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Scott Michel and Mark Matthews have written a thought-provoking article on the status of the IRS offshore financial account. See Scott D. Michel, OVDI is Over -- What's Next for Voluntary Disclosures?, 133 Tax Notes 369 (Oct. 17, 2011), here. (The article is offered here with the permission of Tax Analysts, the publisher of Tax Notes.) Scott and Mark are seasoned practitioners who are major players in this niche area. The article is excellent and should be read by those interested in this area. Each reader will take away his own key points from the article, but here are mine:1. Voluntary disclosure for offshore accounts is still alive and well even after the close of OVDI 2011. In theory, the voluntary disclosure will be under the noisy disclosure procedures for general voluntary disclosure and there is uncertainty as to the amount of the "in lieu of" penalty. 2. The authors state:
Admirably, CI used a pre-clearance process in the OVDI programs, and one would think that would remain available. Will "optional intake letters" continue to be required? And how does the process differ for non-foreign-account cases?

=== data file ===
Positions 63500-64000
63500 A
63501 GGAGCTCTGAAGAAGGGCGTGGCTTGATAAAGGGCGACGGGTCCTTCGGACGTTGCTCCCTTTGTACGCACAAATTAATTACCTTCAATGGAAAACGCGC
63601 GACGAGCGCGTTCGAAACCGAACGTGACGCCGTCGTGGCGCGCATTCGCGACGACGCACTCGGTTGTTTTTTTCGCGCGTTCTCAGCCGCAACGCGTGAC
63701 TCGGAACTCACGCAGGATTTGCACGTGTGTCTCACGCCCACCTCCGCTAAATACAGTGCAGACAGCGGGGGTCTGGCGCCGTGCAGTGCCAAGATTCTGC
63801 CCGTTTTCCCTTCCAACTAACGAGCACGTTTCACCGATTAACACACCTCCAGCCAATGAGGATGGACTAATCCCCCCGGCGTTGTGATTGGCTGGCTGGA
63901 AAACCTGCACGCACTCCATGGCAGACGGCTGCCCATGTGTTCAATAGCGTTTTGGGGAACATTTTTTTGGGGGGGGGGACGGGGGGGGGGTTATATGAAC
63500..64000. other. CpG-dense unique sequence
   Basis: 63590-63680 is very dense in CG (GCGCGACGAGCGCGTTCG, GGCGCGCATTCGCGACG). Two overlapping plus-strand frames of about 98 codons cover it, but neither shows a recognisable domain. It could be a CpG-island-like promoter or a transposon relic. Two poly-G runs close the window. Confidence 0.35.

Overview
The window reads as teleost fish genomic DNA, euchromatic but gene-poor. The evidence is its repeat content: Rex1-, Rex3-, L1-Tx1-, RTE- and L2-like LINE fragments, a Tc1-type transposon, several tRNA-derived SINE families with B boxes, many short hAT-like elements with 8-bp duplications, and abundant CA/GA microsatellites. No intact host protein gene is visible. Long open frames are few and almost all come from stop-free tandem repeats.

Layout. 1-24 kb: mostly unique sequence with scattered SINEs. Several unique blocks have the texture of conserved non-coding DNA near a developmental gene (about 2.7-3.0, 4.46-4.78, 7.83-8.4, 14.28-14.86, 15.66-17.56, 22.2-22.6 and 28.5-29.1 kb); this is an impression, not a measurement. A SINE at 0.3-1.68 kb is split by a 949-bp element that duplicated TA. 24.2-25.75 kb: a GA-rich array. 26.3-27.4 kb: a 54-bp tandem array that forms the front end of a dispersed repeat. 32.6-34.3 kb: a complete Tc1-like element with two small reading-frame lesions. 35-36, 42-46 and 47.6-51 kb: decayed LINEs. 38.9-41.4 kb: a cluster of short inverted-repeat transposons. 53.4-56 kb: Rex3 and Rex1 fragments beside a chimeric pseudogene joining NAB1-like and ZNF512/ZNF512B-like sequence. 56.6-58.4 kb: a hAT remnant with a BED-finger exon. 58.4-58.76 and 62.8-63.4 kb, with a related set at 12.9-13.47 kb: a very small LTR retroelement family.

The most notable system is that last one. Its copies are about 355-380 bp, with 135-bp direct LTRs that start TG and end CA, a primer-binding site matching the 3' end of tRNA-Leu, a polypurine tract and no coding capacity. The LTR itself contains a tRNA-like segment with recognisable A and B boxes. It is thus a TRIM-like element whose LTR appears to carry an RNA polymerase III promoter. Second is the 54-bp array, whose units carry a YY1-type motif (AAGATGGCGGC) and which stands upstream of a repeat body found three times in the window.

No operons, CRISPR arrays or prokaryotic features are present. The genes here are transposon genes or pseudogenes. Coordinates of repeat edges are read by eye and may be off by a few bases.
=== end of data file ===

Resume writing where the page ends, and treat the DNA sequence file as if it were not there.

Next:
JAT Comment: I suspect that the IRS will use the administrative process it has refined (original letter by the preclearance letter, a submission like the offshore voluntary disclosure letter and a package like the one required in the program. This will insure some level of uniformity and consistency for fair treatment relative to those who came forward to join the programs.3. The authors state:
What civil penalties will be imposed? One would think that the IRS will seek to exact an amount somewhere north of 25 percent for offshore cases, and probably less than the 50 percent paid by most of those who pleaded guilty to criminal tax offenses.
Presumably, whatever that amount is it will function like the program "in lieu of" penalty to resolve the other penalties that could apply (5471, 3520, etc.)....
View Jack Townsend's input in its entirety on the Federal Tax Crimes blog site.
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